Impact on health inequalities of rising prosperity in England 1998-2007, and implications for performance incentives: longitudinal ecological study

Objective: To investigate whether the uneven rise in prosperity between 1999 and 2008 accounted for differential increases in life expectancy in English local authorities.

Design: Longitudinal ecological study.

Setting: 324 local authorities in England, classified by their baseline level of deprivation.

Main outcome measures: Multivariable regression was used to investigate the association between trends in prosperity between 1998 and 2007 and trends in life expectancy. Trends in health inequalities were assessed by comparing the experience of Spearhead local authorities (the 70 most deprived in 1998) with the average for all English local authorities.

Results: Those local authorities that experienced the greatest improvement in prosperity experienced greater increases in life expectancy. With each 1% absolute decline in unemployment, life expectancy increased by 2.2 (95% confidence interval 0.5 to 3.8) months in men and by 1.7 (0.4 to 3.1) months in women. With each £1000 increase in average household income in a local authority, life expectancy increased by 1.4 (0.3 to 2.5) months in men and by 1.1 (0.2 to 1.9) months in women. The more deprived a local authority was in 1998, the lower the rate at which life expectancy improved.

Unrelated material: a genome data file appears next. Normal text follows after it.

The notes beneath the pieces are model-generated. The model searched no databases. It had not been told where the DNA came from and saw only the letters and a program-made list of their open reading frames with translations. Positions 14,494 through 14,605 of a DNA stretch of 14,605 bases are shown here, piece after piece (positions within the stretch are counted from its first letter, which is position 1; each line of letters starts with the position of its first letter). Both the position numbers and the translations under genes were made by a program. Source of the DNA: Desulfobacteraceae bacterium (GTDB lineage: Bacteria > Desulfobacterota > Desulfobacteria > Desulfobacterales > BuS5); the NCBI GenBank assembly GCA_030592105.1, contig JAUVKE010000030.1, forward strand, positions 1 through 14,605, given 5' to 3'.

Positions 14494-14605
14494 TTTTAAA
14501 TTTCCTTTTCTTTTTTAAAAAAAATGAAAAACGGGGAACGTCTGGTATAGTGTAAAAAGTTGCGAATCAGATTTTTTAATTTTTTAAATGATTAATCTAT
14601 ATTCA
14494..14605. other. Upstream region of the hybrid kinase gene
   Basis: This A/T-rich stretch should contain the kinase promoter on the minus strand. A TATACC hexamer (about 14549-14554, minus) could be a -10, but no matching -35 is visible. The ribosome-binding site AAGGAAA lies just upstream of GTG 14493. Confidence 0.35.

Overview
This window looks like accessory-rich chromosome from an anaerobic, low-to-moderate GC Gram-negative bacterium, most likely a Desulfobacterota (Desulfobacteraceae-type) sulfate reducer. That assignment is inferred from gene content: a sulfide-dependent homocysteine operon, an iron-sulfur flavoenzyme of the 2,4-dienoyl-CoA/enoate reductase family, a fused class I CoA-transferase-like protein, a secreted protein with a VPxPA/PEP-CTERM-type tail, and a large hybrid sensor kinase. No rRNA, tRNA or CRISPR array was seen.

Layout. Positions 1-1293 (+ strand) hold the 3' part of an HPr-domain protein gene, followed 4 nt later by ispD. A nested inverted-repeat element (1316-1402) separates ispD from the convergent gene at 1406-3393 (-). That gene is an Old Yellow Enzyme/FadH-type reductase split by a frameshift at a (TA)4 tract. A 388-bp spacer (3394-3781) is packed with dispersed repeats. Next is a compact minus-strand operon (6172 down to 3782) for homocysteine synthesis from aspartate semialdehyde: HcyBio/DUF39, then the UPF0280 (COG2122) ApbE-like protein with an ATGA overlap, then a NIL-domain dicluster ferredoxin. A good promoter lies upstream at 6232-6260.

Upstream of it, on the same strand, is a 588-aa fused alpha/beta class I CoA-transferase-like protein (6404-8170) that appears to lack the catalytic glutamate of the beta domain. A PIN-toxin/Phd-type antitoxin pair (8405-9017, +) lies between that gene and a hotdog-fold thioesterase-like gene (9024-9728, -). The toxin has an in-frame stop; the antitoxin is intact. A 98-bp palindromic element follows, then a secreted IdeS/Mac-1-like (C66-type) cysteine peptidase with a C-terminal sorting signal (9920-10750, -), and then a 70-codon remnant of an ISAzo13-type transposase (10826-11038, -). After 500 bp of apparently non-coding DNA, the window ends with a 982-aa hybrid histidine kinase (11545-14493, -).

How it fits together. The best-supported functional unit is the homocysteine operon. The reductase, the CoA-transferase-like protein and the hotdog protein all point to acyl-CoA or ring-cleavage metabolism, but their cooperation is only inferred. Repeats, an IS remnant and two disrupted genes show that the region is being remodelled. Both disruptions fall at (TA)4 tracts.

Conclusion: Decreases in unemployment and increases in average income in an area explained, to a large extent, why some local authorities “performed” better than others. Health inequalities between Spearhead and all local authorities widened during the period of rising prosperity, but they would have widened to an even greater extent had unemployment not fallen at a faster rate in more deprived areas. With worsening economic trends over the next 10 years, this research suggests that increases in life expectancy are likely to be smaller and health inequalities may widen at a faster rate than in the previous decade. Allocating resources to local authorities on the basis of their “performance” at increasing life expectancy is likely to reward more affluent areas rather than disadvantaged areas with greater needs, exacerbating the problem.

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